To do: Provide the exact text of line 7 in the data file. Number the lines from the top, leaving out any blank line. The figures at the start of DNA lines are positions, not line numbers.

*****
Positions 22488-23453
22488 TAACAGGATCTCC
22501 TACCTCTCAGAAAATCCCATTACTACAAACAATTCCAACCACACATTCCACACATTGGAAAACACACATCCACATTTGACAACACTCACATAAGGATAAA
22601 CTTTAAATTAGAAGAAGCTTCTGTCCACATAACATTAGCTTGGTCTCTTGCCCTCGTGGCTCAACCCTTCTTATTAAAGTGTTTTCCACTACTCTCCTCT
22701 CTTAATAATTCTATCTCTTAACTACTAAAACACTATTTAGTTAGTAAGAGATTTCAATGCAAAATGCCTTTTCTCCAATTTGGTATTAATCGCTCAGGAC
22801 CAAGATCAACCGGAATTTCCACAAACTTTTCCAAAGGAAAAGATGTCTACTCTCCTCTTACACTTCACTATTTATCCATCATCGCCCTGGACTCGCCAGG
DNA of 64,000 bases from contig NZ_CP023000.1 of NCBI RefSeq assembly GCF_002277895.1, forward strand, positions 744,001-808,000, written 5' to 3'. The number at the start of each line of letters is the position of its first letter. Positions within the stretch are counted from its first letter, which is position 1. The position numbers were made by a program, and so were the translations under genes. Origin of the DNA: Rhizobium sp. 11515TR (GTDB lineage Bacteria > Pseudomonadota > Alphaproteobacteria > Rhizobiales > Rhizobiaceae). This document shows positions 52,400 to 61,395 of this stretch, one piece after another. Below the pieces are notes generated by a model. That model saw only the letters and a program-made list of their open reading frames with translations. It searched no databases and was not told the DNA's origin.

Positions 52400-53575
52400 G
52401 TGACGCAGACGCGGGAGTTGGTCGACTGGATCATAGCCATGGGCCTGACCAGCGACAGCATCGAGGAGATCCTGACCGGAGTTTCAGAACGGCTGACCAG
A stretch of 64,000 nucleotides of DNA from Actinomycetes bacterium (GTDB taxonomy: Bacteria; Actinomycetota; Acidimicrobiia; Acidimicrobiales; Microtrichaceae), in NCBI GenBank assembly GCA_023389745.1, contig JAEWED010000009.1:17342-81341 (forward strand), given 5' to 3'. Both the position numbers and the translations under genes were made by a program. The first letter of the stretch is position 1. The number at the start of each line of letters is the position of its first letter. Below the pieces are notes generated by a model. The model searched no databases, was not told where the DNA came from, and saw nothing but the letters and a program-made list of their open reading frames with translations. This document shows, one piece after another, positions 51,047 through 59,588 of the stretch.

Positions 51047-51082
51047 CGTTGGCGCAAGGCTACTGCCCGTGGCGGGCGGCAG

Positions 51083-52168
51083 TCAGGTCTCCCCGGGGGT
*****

DNA of 64,000 bases from contig NZ_CP023000.1 of NCBI RefSeq assembly GCF_002277895.1, forward strand, positions 744,001-808,000, written 5' to 3'. The number at the start of each line of letters is the position of its first letter. Positions within the stretch are counted from its first letter, which is position 1. The position numbers were made by a program, and so were the translations under genes. Origin of the DNA: Rhizobium sp. 11515TR (GTDB lineage Bacteria > Pseudomonadota > Alphaproteobacteria > Rhizobiales > Rhizobiaceae). This document shows positions 52,400 to 61,395 of this stretch, one piece after another. Below the pieces are notes generated by a model. That model saw only the letters and a program-made list of their open reading frames with translations. It searched no databases and was not told the DNA's origin.